- ECB policy announcement and rate decision due at 1:15pm BST/ 08:15am EDT, press conference from 1:45pm BST/8:45am EDT
- 39/69 analysts surveyed by Reuters (before this week’s sources piece) expected the ECB to stand pat on the deposit rate at 3.75%
- Post-sources, markets now assign a 68% chance to a 25bps hike in the Deposit Rate If the ECB opts to deliver a hike, it will likely signal the intention to pause thereafter
OVERVIEW: As Newsquawk writes, ahead of today’s “close call” ECB decision, 39/69 analysts surveyed by Reuters expected the ECB to stand pat on the deposit rate at 3.75%, with the remaining 30 looking for a 25bps hike to 4.0%. Since the survey was taken, a sources piece by Reuters News noted that the 2024 inflation forecast is expected to be revised higher from the 3% in June. As such, markets now assign a 68% chance to a 25bps hike. Data since the July meeting has put the ECB in a bind of needing to be cautious in the face of slowing growth, but not conveying a sense of complacency over inflation. Any decision to hike will likely be judged as the ECB having reached its terminal rate.
PRIOR MEETING: As expected, the ECB pulled the trigger on another 25bps hike, taking the deposit rate to 3.75%. Aside from the decision itself, focus for the statement was on the modest adjustment to the Bank’s language on future decisions whereby the key ECB interest rates will be “set at” sufficiently restrictive levels for as long as necessary vs. the previous wording of “brought to”. Elsewhere, the GC also opted to set the remuneration of minimum reserves at 0% (vs. prev. matching the deposit rate). In the follow-up press conference, Lagarde stated that policymakers were unanimous in their stance. When initially questioned over whether she thinks the Bank has more ground to cover, she said the decision will be based on the data and the GC is “open-minded”. When pressed on the matter later during the press conference, Lagarde stated that at this moment in time she “would not say so” with regards to there being more ground to cover. On the balance sheet, Lagarde remarked that a reduction had not been discussed and there would be no tradeoffs between rates and QT.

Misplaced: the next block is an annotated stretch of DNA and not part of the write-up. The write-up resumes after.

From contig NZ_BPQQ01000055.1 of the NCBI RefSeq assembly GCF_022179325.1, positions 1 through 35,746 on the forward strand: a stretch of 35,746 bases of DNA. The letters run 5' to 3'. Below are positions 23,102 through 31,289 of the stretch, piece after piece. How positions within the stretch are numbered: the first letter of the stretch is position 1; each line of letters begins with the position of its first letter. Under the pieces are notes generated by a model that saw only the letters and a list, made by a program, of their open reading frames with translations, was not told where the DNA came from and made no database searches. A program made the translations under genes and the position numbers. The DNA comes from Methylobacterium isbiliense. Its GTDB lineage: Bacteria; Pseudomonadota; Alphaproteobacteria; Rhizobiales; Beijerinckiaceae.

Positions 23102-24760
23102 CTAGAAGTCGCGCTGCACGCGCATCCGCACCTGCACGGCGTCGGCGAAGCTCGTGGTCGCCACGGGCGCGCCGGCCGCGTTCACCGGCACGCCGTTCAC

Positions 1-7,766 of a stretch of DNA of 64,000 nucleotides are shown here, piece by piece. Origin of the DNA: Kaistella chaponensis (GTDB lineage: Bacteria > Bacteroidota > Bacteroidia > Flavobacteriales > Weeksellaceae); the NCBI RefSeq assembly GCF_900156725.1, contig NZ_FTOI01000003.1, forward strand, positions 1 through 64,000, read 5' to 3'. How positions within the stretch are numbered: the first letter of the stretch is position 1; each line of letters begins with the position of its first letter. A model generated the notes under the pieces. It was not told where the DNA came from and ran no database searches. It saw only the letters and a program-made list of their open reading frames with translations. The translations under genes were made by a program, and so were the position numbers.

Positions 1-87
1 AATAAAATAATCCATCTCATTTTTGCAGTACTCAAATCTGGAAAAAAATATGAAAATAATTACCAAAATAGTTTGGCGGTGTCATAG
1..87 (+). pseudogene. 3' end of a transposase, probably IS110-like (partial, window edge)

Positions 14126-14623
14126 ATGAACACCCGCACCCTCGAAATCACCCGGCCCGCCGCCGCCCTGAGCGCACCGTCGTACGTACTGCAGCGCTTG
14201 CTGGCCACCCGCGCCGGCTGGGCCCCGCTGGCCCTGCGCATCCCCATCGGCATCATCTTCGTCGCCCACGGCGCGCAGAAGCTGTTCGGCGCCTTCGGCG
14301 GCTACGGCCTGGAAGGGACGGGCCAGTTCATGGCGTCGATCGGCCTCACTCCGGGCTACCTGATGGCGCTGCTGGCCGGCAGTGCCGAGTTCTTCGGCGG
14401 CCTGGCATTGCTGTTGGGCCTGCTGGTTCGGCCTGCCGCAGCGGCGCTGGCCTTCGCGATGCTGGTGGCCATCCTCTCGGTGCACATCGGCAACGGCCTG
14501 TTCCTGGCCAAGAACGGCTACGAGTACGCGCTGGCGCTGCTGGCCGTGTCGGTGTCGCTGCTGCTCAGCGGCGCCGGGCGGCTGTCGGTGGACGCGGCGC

RECENT ECONOMIC DEVELOPMENTS: August HICP held steady at 5.3% Y/Y, with the super-core reading still at an elevated level of 5.3% Y/Y, despite falling from 5.5%. The ECB Consumer Inflation Expectations survey for July saw the 12-month ahead metric remain at 3.4%, whilst the 3-year ahead rose to 2.4% from 2.3%. Elsewhere, the 5y5y inflation forward remains at a lofty 2.6%. Since July, Q2 Q/Q growth was revised lower to just 0.1% from 0.3%, whilst more timely survey data saw the Eurozone composite PMI in August fall to 46.7 from 48.6 with the accompanying release noting that “The disappointing numbers contributed to a downward revision of our GDP nowcast which stands now at -0.1% for the third quarter”. Furthermore, interest rate increases are clearly having an impact on lending in the Eurozone with bank lending to the private sector at just 1.6% Y/Y in July. In the labour market, the EZ-wide unemployment rate remains at the historic low of 6.4%, whilst Q2 unit labour costs rose 6.5% Y/Y in Q2 vs. the Q1 outturn of 6.0%.